It’s hard to believe that it’s been four whole years since the “Big 3 Era” began for the Miami Heat. It has been a grand experiment in every sense imaginable since Dwyane Wade and Pat Riley convinced Heat owner Mickey Arison to take a big chance and build a potential championship team.
It would be a gamble. Would All-Star caliber players with All-Star sized egos be willing to put personal goals and statistics aside and take less money than they could get elsewhere in order to compete at a very high level for a number of years? Would All-Stars Dwyane Wade and Chris Bosh be happy with lesser roles on a new Heat team? And would Wade and Riley be enough to lure the best basketball player in this generation to the Heat? We found out in LeBron James’ own words that special July night on ESPN:
“In this fall… this is very tough… in this fall I’m going to take my talents to South Beach and join the Miami Heat. I feel like it’s going to give me the best opportunity to win and to win for multiple years, and not only just to win in the regular season or just to win five games in a row or three games in a row, I want to be able to win championships. And I feel like I can compete down there.”
That decision inspired so many Heat Haters and nattering nabobs of negativity. The sad truth is that it’s nothing but bitter jealousy of what the Heat have (three Larry O’Brien trophies) and have done over the past four years (four consecutive Eastern Conference Championships, two NBA Championships – so far). If Dan Gilbert had built a better organization in Cleveland, and even halfway attempted to build a team around his star, then LeBron may have never taken his talents to South Beach. But he did. And as he himself has admitted since, LeBron handled “The Decision” as poorly as it could have been handled.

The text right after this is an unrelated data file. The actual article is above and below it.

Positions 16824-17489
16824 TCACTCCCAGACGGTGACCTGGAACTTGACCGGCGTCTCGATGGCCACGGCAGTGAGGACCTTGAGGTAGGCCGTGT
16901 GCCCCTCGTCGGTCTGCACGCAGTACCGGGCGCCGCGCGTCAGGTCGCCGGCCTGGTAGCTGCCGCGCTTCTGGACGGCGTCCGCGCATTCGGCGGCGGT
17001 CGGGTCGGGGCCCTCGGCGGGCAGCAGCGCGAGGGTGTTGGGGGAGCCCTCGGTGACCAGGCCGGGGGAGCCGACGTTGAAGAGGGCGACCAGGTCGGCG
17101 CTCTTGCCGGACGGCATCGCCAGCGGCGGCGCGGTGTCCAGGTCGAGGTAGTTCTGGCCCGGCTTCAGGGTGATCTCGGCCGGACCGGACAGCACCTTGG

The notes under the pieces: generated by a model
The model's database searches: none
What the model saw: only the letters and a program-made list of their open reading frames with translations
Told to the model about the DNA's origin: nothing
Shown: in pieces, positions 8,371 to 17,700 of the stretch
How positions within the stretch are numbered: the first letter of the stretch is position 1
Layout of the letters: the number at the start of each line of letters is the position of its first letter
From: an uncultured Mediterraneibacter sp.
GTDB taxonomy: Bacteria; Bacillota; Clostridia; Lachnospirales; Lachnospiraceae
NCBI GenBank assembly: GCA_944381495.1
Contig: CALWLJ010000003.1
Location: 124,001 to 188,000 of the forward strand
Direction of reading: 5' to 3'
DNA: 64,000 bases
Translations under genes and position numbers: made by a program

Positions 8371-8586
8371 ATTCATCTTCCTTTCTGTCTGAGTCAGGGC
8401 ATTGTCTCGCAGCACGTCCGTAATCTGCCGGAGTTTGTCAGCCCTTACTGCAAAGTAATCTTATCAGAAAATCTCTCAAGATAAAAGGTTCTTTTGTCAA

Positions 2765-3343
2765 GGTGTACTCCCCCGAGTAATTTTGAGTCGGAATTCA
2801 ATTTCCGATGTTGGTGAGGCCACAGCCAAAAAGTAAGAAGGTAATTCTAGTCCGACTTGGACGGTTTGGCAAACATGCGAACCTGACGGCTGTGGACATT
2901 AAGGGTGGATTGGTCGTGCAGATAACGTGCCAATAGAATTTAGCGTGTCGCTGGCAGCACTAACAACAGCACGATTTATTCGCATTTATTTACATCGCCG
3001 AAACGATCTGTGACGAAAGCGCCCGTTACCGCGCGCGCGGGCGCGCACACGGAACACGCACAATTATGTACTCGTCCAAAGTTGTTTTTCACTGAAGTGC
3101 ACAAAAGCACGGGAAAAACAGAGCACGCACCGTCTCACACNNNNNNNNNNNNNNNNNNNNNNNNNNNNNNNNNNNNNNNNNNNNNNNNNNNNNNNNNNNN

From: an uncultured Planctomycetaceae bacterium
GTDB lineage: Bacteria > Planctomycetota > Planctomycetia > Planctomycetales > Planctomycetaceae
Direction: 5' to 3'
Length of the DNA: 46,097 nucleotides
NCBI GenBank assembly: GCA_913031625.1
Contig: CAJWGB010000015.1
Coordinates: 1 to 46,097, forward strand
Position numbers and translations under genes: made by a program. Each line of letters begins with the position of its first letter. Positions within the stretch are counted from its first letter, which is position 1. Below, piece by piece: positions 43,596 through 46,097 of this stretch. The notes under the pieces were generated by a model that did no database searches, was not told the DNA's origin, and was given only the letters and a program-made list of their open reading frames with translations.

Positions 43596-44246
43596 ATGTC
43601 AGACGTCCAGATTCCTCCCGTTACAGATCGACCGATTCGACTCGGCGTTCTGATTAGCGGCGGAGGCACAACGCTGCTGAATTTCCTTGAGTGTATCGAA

Get over it.
The publisher of this newspaper is an Ohio native and believes – like so many other fans – that LeBron betrayed his home state fans and the organization that made him an All-Star. Perhaps I would feel the same way if I had lived there. But like so many other Ohioans, our publisher took his talents to South (Sombrero) Beach so that he, too, could become a champion. Sorry about your loss, Ohio.
Four years since “The Decision,” what we have been witness to in South Florida is one of the best organizations in professional sports. Start with a good owner – the Arison family has built not just a championship team but also a great franchise that treats all the staff as a big extended family. Pat Riley. (Need I say more?) And there are the Big 3, Ray Allen, and all the other veteran players on the Heat who sacrifice money, statistics, and minutes to be part of a true championship organization.
It has been an exciting ride for Heat fans, no matter what happens in the rest of this year’s Finals. The Spurs are without question a very good team. The best of the Western Conference and a worthy two-time rival. But if the Spurs’ arena’s air conditioning had been working properly in Game 1, there’s a good chance the Heat would have won both of those first games in San Antonio. And with the Spurs’ big win in game 3, how the Finals play out now is anyone’s guess. (Game 4 will have been played by the time you read this.)
Flashing back again to the 2010 beginnings of the Big 3 era – the naysayers were all predicting doom and gloom, and the haters were out in full force. If someone had said then that the Heat would go to the next four NBA Finals in a row and win at least two of them, who wouldn’t have signed on for the ride? We have witnessed greatness, and it has been big fun.